Daily Archives :

November 17, 2015

The American Dream

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By Chloe Mow First introduced in the early 20th century, 1913 to be exact, the American Dream has been the root to not only the nation’s perseverance and ambition, but also the pot of gold at the end of the rainbow for other countries, as people around the world fought their way over in hopes for a taste of the promises historian James Truslow Adams popularised. This then lead to…

Hyeonseo Lee ; Interview with North Korea’s ‘Steel-Plated’ Magnolia

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By Taryana Odayar, Features Editor The first time I met Hyeonseo Lee, I was struck by what a small and diminutive figure she cut. Dressed all in black, with her soft voice and calm, almost serene composure, she looked the part of a doe-eyed ingénue. I wondered how someone who looked as though a gust of wind might blow her away could, at the age of 17, traverse 2,000 miles…

Lukashenko’s Illegitimate Autocracy

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By Daniel Shears, Deputy Features Editor On the 11th October 2015, Belarus witnessed an event which existed not in isolation, but as part of a larger chain of events connected by a historical thread of corruption and intimidation. The event in question was the Belarusian Presidential election. The outcome? A decisively overwhelming victory for Mr Alexander Lukashenko, who won 83.5% of the vote (with an apparent 87% turnout, although this has been…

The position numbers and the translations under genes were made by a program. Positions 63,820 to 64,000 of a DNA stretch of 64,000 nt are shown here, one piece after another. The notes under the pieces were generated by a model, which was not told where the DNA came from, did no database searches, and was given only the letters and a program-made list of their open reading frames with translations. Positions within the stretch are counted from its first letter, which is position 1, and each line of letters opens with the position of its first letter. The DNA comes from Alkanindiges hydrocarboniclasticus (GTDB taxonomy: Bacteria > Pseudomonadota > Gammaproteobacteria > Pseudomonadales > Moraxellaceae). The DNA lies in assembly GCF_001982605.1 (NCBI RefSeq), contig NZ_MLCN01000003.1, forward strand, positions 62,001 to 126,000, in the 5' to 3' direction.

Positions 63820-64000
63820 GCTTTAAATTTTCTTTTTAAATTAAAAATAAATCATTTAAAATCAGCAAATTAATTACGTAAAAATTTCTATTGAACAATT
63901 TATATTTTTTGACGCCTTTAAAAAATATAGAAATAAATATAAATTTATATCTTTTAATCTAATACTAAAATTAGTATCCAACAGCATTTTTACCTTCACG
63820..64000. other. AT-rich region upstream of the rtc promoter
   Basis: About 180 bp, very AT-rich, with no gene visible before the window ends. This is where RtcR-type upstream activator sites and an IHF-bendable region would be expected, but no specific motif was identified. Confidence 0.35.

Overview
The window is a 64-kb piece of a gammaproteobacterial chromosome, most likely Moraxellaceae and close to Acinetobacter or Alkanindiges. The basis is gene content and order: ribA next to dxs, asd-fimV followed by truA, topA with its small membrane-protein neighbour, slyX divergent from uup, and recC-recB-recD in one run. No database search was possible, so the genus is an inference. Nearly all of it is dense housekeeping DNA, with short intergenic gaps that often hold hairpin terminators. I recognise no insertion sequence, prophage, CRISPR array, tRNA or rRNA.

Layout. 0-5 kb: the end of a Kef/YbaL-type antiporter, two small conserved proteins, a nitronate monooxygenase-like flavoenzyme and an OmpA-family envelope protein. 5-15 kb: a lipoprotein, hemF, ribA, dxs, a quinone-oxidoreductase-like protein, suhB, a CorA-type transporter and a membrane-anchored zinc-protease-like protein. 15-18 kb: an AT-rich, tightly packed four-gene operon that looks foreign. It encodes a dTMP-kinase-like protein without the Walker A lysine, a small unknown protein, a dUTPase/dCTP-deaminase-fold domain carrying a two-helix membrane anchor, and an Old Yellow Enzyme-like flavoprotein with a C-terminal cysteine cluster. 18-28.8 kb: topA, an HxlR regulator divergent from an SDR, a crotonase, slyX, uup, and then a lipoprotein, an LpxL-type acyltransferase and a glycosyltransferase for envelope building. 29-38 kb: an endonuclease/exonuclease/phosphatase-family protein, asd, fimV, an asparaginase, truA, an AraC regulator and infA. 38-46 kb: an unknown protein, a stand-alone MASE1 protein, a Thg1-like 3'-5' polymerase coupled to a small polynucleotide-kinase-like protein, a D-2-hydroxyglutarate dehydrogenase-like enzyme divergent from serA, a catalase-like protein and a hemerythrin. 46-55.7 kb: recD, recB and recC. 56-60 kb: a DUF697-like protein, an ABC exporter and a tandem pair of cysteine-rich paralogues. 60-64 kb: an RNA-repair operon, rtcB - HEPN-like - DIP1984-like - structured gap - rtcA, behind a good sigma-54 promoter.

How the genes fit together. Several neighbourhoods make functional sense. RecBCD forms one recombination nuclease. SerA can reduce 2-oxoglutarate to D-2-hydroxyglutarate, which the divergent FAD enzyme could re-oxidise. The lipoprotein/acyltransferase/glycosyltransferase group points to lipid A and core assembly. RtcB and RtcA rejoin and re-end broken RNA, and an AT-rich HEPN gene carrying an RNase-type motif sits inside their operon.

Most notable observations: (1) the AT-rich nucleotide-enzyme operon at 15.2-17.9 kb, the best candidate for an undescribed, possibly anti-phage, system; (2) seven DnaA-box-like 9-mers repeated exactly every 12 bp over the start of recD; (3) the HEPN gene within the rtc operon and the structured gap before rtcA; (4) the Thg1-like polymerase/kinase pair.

Tossed but not sunk

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By Alexander Hurst Nearly a year ago tens of thousands of people gathered at Paris’s Place de la République the night of the attack on Charlie Hebdo. I was among them; the mood of the crowd was respectful, yet defiant as it converged around the statue of Marianne—symbol of the French Republic—that stood in the middle of the square, hand outstretched, frozen in copper and time. She was ringed with illuminated…

Belarus: Europe’s Last Dictatorship?

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By Capucine Cogne Where is Belarus? I conducted an informal survey asking this question: the result was that not one person got more than one of the country’s five bordering countries (Latvia, Lithuania, Ukraine, Poland and Russia) correct. Some people even thought it was a city! Not many people seem to know anything about this small country which currently holds an important role in international relations Although Belarus has a…

The Paris Terrorist Attacks and Social Media

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by Nina Webb As I’m sure you’ve all heard, on Friday in the French capital a wave of tragic terrorist attacks by eight armed gunmen was unleashed, killing roughly 129 people. On Saturday, the Islamic State claimed responsibility for the attacks, in a video circulated via the Internet stating that ‘eight brothers wearing explosive belts and carrying assault rifles’ carried out the attacks on ‘carefully chosen targets’ (although it is…

We Should Think Twice About Corporate Sponsorships of Our Student Societies

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by Julia Slupska, When the executive of the LSESU Hypothetical Society (the society name is changed to protect us from corporate sponsor wrath) announced that we had secured several hefty sponsorships for this year (the first in many sponsorship-dry years for us Hypotheticals), I (and, I suspect, the rest of the committee) thought “Yay, free money!” and moved on to the next item on the newsfeed. However, having thought about it…

A Good Start, But Not The End

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“You should never have to choose between being who you are and playing the sport you love.” These were the words of world famous rugby referee, Nigel Owen, last Tuesday night as he gave a speech at a panel discussion hosted by LSE AU Men’s Rugby club on the topic of homophobia and sexism in sport. The event, co-hosted by the Athletics Union and the LSE Equity, Diversity and Inclusion…